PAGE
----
OCTOBER 24, 2018

Cookbook Review: Midwest Foraging

A great picture of author Lisa M. Rose – herbalist, forager, urban farmer, and writer – enthusiastically signing one of her books with the inscription “Eat Well, Eat Wild!” really seems to capture the next progression in the local food movement.

Following contemporary trends in culinary history, it’s always fascinating to consider what, if anything, is actually new, what is old, or what is merely a re-presentation of both. This contemporary trend toward foraging is especially interesting because, when we think about it, there really is no more ancient means of feeding ourselves than heading out into the forest and finding “wild and flavorful edibles.”

As we read through Midwest Foraging(Timber Press, 2015), a book that Rose has herself called “part field guide, part culinary treatise and part memoir,” it’s hard not to in some long lost way make these connections ourselves and immediately identify with the simple art of using the likes of acorns, fiddleheads, ox-eye daisies, or the unique paw-paw, among a hundred others, for raw or supplemental ingredients.

 

Ox-eye daisies can be used in a variety of ways, including herbal teas.

 

Each edible is introduced to us first by describing identification techniques, then we are told how and when to gather them and finally how to prepare them. Midwest Forage becomes is a little like reading a lost but common culinary archive, enthusiastically inspiring us to re-enter a natural resource that is still there if we choose and are willing to steward.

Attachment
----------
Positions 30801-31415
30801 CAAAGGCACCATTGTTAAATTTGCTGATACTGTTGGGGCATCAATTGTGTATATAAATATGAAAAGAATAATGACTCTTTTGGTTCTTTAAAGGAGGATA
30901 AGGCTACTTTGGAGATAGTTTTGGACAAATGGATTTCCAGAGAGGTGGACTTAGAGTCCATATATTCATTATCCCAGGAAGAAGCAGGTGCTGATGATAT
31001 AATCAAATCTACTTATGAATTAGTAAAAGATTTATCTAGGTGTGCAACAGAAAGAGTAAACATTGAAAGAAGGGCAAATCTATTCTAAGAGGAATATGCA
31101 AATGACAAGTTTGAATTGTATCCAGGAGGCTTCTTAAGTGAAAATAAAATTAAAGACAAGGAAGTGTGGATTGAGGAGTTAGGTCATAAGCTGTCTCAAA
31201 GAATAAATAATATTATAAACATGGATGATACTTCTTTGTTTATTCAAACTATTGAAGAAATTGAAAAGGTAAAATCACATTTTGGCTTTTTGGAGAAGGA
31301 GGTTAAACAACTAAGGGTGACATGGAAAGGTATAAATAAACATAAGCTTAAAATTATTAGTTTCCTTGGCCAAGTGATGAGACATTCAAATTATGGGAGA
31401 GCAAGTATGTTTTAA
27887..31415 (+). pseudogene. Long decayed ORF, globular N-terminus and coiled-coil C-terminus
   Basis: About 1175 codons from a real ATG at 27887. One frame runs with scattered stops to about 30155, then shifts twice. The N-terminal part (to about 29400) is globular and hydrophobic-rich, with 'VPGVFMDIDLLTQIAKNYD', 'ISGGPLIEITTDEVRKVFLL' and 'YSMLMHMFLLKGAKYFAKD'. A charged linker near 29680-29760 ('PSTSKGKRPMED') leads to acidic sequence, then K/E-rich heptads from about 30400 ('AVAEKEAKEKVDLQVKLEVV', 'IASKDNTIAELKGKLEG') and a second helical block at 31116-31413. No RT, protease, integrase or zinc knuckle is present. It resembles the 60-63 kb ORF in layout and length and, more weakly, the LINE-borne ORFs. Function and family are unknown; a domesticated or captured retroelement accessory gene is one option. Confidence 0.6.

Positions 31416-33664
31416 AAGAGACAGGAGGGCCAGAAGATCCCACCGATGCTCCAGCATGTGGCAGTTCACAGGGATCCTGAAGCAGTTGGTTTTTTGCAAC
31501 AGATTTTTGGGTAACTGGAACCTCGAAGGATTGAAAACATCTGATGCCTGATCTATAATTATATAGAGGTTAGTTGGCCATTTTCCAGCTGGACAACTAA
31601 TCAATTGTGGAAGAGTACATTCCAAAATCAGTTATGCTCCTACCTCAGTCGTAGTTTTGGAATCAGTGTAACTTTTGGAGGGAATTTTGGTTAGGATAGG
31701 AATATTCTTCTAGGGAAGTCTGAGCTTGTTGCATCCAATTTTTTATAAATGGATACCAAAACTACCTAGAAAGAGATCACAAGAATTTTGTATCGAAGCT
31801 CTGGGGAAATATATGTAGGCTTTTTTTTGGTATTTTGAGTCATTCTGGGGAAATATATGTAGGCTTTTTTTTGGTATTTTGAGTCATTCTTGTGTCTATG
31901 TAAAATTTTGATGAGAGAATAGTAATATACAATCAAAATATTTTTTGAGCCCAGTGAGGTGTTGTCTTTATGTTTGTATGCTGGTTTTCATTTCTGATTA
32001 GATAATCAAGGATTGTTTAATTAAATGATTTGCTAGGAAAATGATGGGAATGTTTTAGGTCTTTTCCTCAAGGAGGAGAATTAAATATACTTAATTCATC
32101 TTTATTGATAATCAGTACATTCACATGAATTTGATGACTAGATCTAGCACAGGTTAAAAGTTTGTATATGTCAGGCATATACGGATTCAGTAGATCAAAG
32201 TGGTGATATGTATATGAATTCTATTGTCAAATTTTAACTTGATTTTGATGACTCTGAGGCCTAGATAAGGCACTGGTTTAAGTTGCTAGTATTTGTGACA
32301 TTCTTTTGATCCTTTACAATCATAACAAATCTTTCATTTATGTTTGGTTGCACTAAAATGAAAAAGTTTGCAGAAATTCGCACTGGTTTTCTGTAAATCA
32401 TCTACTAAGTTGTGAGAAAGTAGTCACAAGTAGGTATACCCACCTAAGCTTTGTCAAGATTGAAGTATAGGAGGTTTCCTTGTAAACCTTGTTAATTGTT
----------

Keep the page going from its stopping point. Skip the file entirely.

The section on violets is a great example. Rose writes in her introduction that, “Violet leaves have a mild, bright, slightly lemon flavor and are an easily foraged gateway food to get friends and family interested in ‘eating weeds.’ Its flowers are pretty and delicious too.” A vivid photograph taken by the author of freshly foraged violet flowers in a bowl ready to be added to salad is a tempting visual. “Violet leaves are high in vitamin C and are delicious as a raw vegetable. Add them to salad or as a supplement along with chickweed to make a ‘foraged green smoothie blend.’”

The idea of ‘gateway’ in foraging is key as the book also serves as a guide to another important trend in culture, as a means for “Cultivating a Sense of Place.” She hopes that we are seeing the bigger picture as we become more active agents in finding our place in the natural world. “So many of us are seeking a connection to the land and to each other…That need for escape into the wild is very real: we desire space and clarity. This is one reason foraging is gaining in popularity.”